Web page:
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child-welfare system

An Indigenous mother is waging a social media campaign to get two of her children back after they were taken from her by child-welfare authorities in Manitoba 10 years ago. The eldest has aged out of the system and lives in Manitoba but visits his mom regularly. The mom is photographed on Nov. 22, 2017, on the First Nation community in Ontario where she now lives.Fred Lum/The Globe and Mail

An Indigenous woman who had three of her children taken out of her care a decade ago by child-welfare workers has mounted a social media campaign aimed at getting the youngest two back, but has been warned she could face fines or jail time for sharing information about them online.

The woman, a member of Manitoba's Ebb and Flow First Nation currently living in Ontario's Serpent River First Nation, says she has never stopped trying to regain custody of her children since they were apprehended – and won't stop now. Her lawyer filed a court application last week seeking the children's return.

"The [child-welfare system] has stolen my children and kept them away from me for 10 years," the woman said in a Nov. 8 post on Twitter.

"I won't be silenced."

Read also: Manitoba vows to reduce number of Indigenous children in care

The province's child-welfare legislation prevents anyone with access to information about a child in care from sharing that information except with the province's children's advocate or a ministry official or by order of a court.

The dispute is playing out as Manitoba is overhauling its child-welfare system to address the growing number of children coming into care, the majority of whom are Indigenous. The number of children in care in Manitoba, roughly 11,000, is among the highest per capita in the country.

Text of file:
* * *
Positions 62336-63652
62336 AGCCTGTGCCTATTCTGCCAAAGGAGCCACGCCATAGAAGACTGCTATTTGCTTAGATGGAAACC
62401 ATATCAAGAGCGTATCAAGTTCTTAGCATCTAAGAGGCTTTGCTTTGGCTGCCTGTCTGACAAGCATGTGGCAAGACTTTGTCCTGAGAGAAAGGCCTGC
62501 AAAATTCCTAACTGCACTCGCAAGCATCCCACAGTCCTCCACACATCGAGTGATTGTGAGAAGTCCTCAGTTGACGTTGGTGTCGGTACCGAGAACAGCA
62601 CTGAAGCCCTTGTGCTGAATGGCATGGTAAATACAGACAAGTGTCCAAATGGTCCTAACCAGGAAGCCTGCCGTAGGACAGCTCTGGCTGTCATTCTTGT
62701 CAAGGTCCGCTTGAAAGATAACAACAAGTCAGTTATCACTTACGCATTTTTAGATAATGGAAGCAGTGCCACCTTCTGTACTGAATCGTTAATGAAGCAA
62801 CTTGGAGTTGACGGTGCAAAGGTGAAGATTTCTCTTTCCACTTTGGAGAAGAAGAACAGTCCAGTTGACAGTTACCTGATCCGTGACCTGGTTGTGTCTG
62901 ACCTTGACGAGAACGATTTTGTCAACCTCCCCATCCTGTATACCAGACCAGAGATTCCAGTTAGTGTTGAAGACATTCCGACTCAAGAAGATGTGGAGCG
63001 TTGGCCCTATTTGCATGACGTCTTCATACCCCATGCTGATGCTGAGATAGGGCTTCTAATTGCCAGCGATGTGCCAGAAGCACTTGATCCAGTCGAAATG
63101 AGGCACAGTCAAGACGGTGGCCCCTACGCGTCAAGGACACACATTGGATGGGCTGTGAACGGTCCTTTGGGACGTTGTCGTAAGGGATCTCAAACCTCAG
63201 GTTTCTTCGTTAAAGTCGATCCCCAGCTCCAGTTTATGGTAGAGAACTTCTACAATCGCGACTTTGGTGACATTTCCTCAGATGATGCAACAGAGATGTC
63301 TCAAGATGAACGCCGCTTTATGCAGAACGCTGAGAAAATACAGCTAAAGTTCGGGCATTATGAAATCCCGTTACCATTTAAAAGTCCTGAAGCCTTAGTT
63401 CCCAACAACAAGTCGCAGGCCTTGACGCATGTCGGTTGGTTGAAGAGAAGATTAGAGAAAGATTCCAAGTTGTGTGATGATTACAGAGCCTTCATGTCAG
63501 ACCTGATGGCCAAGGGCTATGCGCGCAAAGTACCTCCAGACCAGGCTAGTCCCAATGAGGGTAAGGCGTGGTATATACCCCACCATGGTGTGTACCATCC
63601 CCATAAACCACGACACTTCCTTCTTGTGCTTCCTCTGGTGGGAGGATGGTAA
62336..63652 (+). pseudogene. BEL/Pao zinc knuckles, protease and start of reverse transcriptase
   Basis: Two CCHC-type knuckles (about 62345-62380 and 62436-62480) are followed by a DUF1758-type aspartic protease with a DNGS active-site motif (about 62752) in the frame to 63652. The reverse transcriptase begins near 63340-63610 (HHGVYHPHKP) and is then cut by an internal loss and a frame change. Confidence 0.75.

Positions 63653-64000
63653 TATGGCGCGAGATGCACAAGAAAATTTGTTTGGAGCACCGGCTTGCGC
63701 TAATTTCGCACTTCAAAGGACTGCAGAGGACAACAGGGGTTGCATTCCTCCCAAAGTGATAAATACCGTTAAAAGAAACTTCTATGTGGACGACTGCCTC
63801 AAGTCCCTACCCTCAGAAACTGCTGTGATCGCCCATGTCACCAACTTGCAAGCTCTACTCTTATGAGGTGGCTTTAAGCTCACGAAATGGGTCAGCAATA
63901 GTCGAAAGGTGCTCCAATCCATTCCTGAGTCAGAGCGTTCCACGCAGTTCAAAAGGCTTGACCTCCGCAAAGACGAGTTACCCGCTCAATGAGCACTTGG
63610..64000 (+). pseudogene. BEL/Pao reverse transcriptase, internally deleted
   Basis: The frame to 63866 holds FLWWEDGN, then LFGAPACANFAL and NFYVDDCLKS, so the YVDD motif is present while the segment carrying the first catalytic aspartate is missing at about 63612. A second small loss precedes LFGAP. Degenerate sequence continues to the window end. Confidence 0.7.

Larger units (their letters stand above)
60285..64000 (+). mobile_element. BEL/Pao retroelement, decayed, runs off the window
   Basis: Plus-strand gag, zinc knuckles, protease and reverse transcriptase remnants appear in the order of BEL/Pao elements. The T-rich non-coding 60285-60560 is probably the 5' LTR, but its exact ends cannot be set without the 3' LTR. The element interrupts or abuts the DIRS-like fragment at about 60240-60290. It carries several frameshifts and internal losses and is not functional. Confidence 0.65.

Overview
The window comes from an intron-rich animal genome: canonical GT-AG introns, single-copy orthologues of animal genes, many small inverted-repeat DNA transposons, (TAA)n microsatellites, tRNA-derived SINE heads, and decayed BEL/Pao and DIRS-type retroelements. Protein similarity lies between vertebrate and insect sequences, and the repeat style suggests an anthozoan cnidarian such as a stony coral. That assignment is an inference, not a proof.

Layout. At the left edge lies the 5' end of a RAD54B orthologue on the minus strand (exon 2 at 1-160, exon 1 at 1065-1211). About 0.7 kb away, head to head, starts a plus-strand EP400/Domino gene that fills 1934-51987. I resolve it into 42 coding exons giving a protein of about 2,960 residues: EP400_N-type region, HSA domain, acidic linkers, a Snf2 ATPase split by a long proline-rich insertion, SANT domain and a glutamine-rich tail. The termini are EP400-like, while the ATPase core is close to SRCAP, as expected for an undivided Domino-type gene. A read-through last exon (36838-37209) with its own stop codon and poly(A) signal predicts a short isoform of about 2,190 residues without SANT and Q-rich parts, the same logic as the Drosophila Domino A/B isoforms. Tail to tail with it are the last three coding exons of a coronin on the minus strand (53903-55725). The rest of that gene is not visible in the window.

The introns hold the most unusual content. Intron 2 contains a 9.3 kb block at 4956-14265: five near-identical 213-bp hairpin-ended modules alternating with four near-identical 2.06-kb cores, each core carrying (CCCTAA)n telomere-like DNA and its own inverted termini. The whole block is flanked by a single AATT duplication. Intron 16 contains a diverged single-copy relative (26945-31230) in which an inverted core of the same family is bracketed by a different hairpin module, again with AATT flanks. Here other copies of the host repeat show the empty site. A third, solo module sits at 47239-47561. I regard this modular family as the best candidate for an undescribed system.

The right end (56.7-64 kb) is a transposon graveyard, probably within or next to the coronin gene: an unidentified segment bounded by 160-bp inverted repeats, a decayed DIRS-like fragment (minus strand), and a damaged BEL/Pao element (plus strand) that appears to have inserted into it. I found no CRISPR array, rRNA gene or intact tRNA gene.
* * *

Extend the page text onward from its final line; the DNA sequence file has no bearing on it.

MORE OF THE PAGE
According to a backgrounder released by the Manitoba government last month, the number of children in care has increased by 85 per cent over the past 10 years and almost 90 per cent of those in care are Indigenous. Costs have tripled in the past 12 years. Children are coming in the system when they are young – 40 per cent were between birth and 2 when they first came into care – and more than half, 54 per cent, of permanent wards are under the age of 10.

Indigenous Services Minister Jane Philpott announced this month she would convene an emergency meeting early next year on Indigenous child welfare. Ms. Philpott compared the situation to Canada's residential school system, which forcibly removed Indigenous children from their families and communities and left a legacy of pain.

The mother says she has been lobbying child authorities in Manitoba to reunite her family since 2007, when three of her children, all boys, were removed from her care.

According to her, the boys were taken after her oldest son was injured by her former spouse. She says she left him as soon as she found out about the injury to her child and has had nothing to do with the man since. Her oldest son has since aged out of government care.

The woman is attempting to regain custody of her two younger sons, aged 10 and 14. She recently intensified that campaign with an online appeal to raise funds to cover legal costs and Twitter posts that chronicled her attempts to have the children returned to her care.

Those posts caught the attention of child-welfare authorities in Manitoba, including West Region Child And Family Services, the First Nations group that handles child-welfare services for nine member First Nations, including Ebb and Flow.

In a Nov. 6 letter to the woman's lawyer, counsel for WRCFS cites the privacy requirements of Manitoba's child-welfare legislation and asks that "offending postings" be removed, saying the agency is "concerned about the impact social media postings can have on the children now or in the future."

The penalty for breaching confidentiality under Manitoba's Child and Family Services Act can be severe, the letter adds, "including a fine of up to $50,000 or imprisonment for a term of 24 months, or both."